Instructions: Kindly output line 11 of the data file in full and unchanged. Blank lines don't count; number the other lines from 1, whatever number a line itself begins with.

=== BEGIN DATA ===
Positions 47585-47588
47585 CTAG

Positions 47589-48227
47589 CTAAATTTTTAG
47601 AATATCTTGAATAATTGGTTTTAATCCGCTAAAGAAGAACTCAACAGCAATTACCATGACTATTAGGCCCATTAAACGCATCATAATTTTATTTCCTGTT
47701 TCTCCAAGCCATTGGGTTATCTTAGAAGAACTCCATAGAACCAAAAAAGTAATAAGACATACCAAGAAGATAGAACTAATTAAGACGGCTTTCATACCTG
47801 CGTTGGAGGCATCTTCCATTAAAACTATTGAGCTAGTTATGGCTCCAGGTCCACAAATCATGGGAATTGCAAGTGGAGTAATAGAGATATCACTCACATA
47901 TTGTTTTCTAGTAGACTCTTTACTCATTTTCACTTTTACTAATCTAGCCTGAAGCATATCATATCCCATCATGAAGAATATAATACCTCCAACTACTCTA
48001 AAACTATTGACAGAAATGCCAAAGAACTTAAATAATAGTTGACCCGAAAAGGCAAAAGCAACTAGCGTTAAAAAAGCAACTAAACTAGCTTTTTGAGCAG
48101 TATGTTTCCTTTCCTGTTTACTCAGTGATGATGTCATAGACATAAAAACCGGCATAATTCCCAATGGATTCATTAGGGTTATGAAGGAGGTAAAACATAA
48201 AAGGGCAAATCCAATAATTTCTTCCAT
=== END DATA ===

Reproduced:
48201 AAGGGCAAATCCAATAATTTCTTCCAT